I was diagnosed with severe depression with psychotic symptoms.  Let me start by saying when one experience delusions; thats their reality.  This psychosis was adaptive for instance when I told the voices that were repeating everything I said out loud that they couldn’t know what I really thought because they can’t read my mind.  Within two weeks the voices were repeating my private thoughts.  When a thought entered my mind that I didn’t want them to know, I had to immediately change my thought.  This was pure madness.  I realized that my conscience mind was battling my sub-conscience mind.  If this battle continued both minds would lose as I had numerous close calls with death during this time.    With this psychosis I found myself staring at reflections, the more uneven the surface the better.  Reflections in three or more surface where bits of information was used from the multiple planes the more intriguing I found them.  Then I discovered that pix elated images had hidden messages, some that could be seen zoomed in and some seen zoomed out.  Again my conscience and sub-conscience mind attempting communication.
With this technique Color Juxtaposition the mind must construct the shapes in the viewers mind were their sub-science mind  plays a significant role.  With my painting “If I Only had a Brain” there are two faces one in portrait  and one in profile.  The portrait is more apparent from affair and the profile is revealed up-close.  There is a distance where both faces oscillate and the mind can’t stop it from oscillating.  Here the viewer can experience a small fragment of my psychosis.     Also because of the physics of reflected light the painting changes as light dims in the room, or one looks at the painting from a 45 degree angle as opposed to a 90 degree angle.  Just like those hidden messages in my psychosis.
Looking4CockNow by Donald Rizzo
Looking4CockNow by Donald Rizzo
JOHN: How do you choose the subjects for your artwork?
DONALD: They choose me.  I start with a photo and I begin to work and massage it.  My sub-science plays a role and at some point during the process, I discover the message it wants me to project.   Every painting I’ve done in some way I make it about me.  Each painting becomes a fragment of my self portrait.  My early paintings “The Lonely, The Forgotten and The Outcast” are paintings of healing.  Healing from the immense pain of depression.  I mentioned above about delusions being real, these paintings became the start of my healing from my reaction to this reality.  As I write this I still can’t call them delusions.
And now with “Shades of Purple” as I state in the artist statement: “The time for sound bites is over. We need to move our conversations to a more productive and less condemning place. With a little bit of humility and the willingness to listen to another’s perspective, we might just have a chance to talk about solutions instead of blame.”
JOHN: Some of your portraits feature famous faces-do you ever get any feedback from the subjects of the paintings?
DONALD: As of yet, no, but would love to have a conversation with Chuck Close about “Chasing that Experience”.  I have found images of semi-famous people on Facebook and unbeknownst to them I’ll complete the painting and when posting it to Facebook, I’ll tag that individual in painting.  I’ve had some remarkable comments, I do enjoy that.

Be sure to check out Donald Rizzo’s site!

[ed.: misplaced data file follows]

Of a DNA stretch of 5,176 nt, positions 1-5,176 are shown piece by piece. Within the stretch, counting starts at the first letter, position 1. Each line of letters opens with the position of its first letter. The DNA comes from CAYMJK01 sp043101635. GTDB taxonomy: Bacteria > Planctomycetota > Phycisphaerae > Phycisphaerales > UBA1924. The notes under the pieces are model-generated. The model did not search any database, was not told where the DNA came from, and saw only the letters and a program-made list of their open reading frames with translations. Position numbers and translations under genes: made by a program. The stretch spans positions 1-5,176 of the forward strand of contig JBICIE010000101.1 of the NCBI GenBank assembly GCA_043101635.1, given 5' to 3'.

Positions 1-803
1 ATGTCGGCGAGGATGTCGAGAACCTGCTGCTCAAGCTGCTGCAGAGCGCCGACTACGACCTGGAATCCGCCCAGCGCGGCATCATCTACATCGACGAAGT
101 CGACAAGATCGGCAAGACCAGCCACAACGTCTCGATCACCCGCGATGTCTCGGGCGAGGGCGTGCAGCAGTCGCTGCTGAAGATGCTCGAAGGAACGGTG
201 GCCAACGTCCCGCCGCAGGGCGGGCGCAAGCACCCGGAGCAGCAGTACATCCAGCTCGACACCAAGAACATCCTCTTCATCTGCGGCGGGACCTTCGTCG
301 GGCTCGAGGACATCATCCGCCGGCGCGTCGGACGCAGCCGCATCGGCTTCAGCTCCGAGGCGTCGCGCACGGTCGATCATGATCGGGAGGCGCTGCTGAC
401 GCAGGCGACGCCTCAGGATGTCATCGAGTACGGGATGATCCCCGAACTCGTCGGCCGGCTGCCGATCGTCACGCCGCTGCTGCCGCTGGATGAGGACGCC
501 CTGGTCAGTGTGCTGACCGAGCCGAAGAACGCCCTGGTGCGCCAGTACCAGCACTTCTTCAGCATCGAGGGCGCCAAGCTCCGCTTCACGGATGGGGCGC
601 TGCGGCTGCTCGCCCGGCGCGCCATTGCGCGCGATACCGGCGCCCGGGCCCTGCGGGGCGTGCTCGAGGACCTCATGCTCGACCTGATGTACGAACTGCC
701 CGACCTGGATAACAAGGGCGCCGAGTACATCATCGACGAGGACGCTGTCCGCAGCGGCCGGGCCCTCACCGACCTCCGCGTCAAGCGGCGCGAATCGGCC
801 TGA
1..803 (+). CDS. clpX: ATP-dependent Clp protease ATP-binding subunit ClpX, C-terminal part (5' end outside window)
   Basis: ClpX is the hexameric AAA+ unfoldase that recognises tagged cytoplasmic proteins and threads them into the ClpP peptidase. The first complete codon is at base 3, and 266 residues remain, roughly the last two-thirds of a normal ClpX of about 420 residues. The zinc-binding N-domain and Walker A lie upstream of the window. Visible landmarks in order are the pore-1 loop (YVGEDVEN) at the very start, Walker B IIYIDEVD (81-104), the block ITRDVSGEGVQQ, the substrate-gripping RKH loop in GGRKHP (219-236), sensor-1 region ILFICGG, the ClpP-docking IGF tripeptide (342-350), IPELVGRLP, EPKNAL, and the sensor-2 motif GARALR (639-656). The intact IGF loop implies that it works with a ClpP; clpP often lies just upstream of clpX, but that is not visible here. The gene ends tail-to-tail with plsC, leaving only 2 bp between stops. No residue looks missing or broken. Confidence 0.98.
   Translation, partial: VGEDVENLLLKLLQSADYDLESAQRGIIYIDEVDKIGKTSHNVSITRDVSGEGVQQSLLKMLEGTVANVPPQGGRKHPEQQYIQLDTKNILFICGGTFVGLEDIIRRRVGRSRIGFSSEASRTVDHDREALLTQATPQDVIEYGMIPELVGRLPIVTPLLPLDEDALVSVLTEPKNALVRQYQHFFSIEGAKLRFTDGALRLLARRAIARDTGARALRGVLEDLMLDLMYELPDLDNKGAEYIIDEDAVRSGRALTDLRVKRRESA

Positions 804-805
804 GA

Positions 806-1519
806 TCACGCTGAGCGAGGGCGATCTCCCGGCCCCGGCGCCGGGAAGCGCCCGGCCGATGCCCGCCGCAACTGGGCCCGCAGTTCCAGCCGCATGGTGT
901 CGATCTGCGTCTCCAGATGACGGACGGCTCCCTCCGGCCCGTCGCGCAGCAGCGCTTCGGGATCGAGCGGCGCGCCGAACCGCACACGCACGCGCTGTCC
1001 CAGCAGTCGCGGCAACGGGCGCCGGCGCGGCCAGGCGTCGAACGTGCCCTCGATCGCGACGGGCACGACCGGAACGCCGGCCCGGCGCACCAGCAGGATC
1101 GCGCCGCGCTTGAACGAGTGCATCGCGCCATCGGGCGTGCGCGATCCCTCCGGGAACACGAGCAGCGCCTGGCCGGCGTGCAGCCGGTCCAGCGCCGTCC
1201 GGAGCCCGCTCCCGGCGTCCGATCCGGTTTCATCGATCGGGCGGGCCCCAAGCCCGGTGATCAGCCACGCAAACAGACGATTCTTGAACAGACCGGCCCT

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{MUSIC MINUTE} “I’m Doing What I’m Doing For Love” – Teddy Kline and His Orchestra ft. The Two Jazzers

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{1920s German Magazine Cover Illustration}

Been in the 1920s German Weimar Dirty Decadence kind-of-mood lately and can’t shake it!

Found this gem last night, and wanted to share it on the site. It’s been a while since we had a good old fashioned {MUSIC MINUTE} (granted our last {STYLE WISE} was also a {MUSIC MINUTE}) –  but here’s another gem for your listening pleasure.

otto-dix.1241163645

{Sublime & Disturbing – Otto Dix}

It’s called “I’m Doing What I’m Doing for Love” by Teddy Kline and His Orchestra ft. The Two Jazzers. Especially with the release of this year’s “The Great Gatsby” (was that good? I can’t decide), I expect to see more and more of the 1920s seep into our everyday so be warned! Best get into the mood with a mean hot jazz tune like this one which beats the shit out of any of the jazz mixes in “The Great Gatsby” soundtrack.

I wish it had been more like the Mia Farrow/Robert Redford version, but that’s a whole other post . . . the point is, I began to realize a song like this would have been the same kind of hit pop tune that today we’d be all into for a month and then move on to the next . . .

Hoping this helps it from being forgotten! And I’m going to find more cool stuff like this to share in the {FUTURE}

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 Until next time…

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E.O.F. Snapshot of the Day {June 13, 2013}

EOF- Crazy Wild Man Falls From Shell Snakes and Beggarmen oh MY

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E.O.F. Snapshot of the Day {May 20, 2013}

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+ Happy Long Weekend Canada!  +

Why do we celebrate Queen Victoria’s birthday ? Well, this day marks the informal beginning of the summer season here in Canada ! It’s an opportunity to party hard and be around those you love, and celebrate some summer fashion!

Credited as the “Mother of Confederation” we celebrate our independence as a country on this day.  So stir up some mixed drinks and spark those fireworks and sparklers.  You may not want to show disrespect to the ghost of the ‘Mommy Dearest’ of Canada, or ‘off with your head!‘.